Clinical Applications

The growth in CT volumes being experienced today can be attributed to numerous factors but surely would be in great part be due to the tremendous success of CT as witnessed by the hundreds of published articles helping to define its varied clinical applications ranging from applications like suspected appendicitis or renal calculi to staging neoplasms like lung cancer and pancreatic cancer. These applications are all enhanced by the use of MDCT/MSCT. Although specific statistics are hard to quote because of the newness of this technology we can look at some logical reasons for improvement in some of the classic CT applications. In addition MDCT brings CT angiography and 3D imaging to a new plateau and will drive it to become a part of mainstream CT. The use of CT Angiography will be the focus of our review of clinical applications.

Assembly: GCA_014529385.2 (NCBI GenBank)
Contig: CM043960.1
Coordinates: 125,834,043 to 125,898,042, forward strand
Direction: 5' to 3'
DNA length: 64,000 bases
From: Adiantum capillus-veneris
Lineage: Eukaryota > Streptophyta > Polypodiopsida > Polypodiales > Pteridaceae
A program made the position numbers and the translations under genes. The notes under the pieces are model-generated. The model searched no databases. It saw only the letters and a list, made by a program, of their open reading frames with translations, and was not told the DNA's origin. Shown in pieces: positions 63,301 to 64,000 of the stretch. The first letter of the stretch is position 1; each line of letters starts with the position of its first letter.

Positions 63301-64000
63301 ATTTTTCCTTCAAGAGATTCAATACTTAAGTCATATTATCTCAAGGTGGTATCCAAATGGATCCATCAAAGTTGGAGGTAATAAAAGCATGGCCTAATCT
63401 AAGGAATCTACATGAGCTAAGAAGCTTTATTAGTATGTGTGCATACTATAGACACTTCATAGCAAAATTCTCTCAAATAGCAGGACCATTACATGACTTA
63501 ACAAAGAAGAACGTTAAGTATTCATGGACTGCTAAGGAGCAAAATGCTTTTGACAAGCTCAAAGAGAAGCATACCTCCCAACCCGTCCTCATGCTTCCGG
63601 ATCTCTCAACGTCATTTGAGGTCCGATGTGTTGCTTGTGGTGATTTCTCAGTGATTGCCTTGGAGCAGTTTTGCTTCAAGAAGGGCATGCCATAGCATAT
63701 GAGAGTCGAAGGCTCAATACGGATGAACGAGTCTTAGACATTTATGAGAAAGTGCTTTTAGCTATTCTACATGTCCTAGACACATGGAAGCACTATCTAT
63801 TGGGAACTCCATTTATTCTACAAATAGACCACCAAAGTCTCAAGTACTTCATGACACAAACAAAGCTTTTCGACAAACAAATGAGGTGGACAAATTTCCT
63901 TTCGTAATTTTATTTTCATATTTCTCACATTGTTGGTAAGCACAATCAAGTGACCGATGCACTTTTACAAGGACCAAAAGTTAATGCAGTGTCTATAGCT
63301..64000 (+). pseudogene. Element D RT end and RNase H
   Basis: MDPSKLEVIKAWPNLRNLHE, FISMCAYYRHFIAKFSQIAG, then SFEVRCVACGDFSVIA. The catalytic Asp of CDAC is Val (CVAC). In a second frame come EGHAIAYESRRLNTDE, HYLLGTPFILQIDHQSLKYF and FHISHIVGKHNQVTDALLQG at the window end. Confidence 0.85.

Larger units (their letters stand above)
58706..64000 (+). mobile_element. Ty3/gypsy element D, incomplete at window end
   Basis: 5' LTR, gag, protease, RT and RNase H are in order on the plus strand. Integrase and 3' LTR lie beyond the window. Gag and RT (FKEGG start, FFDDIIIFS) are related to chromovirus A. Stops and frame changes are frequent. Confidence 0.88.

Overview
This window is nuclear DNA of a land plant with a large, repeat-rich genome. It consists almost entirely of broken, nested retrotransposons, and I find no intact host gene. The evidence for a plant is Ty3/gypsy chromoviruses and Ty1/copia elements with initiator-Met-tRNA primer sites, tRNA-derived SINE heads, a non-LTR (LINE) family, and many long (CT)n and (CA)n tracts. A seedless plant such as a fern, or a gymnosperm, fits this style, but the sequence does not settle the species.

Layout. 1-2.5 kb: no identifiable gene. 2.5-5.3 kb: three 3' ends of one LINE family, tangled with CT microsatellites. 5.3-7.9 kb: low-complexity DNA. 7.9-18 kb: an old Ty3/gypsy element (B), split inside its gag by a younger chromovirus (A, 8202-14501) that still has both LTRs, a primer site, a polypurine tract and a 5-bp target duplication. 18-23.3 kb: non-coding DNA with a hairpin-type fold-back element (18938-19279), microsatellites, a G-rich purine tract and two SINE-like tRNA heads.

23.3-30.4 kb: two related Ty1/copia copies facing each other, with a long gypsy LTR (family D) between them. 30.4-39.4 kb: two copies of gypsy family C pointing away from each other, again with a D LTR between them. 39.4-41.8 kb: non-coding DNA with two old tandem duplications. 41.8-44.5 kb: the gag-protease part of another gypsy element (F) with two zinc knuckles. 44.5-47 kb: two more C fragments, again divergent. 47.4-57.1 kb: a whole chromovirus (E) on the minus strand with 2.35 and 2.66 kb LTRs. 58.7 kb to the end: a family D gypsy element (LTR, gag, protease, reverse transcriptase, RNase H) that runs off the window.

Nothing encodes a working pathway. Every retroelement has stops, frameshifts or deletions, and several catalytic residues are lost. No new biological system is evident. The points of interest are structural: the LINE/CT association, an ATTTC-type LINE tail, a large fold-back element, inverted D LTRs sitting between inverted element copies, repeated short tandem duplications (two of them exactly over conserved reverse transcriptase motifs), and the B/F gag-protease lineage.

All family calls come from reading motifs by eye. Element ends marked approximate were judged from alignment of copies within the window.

Liver Tumors

Whether the clinical problem is to detect the presence of liver metastases in a patient with colon cancer or to evaluate a patient with cirrhosis for possible hepatoma the ability to acquire the information in a shorter time frame allows for truer arterial phase images and well as better timed portal venous images. (3-4) The pure arterial phase images are ideal for detection of small but highly vascular liver tumors. The routine use of narrower collimation and closer interscan spacing also play a role in lesion detection. 3D imaging of the dual phase images is especially valuable in planning hepatic resection but is also useful for creating 3D arterial or venous maps. With MDCT we have found that we routinely can follow vessels and their branching patterns for up to 30% further out. The sharpness and detail of vessels whether viewed with volume rendering technique or maximum intensity projection also increases. The presence of arterial or venous invasion is optimized with MDCT.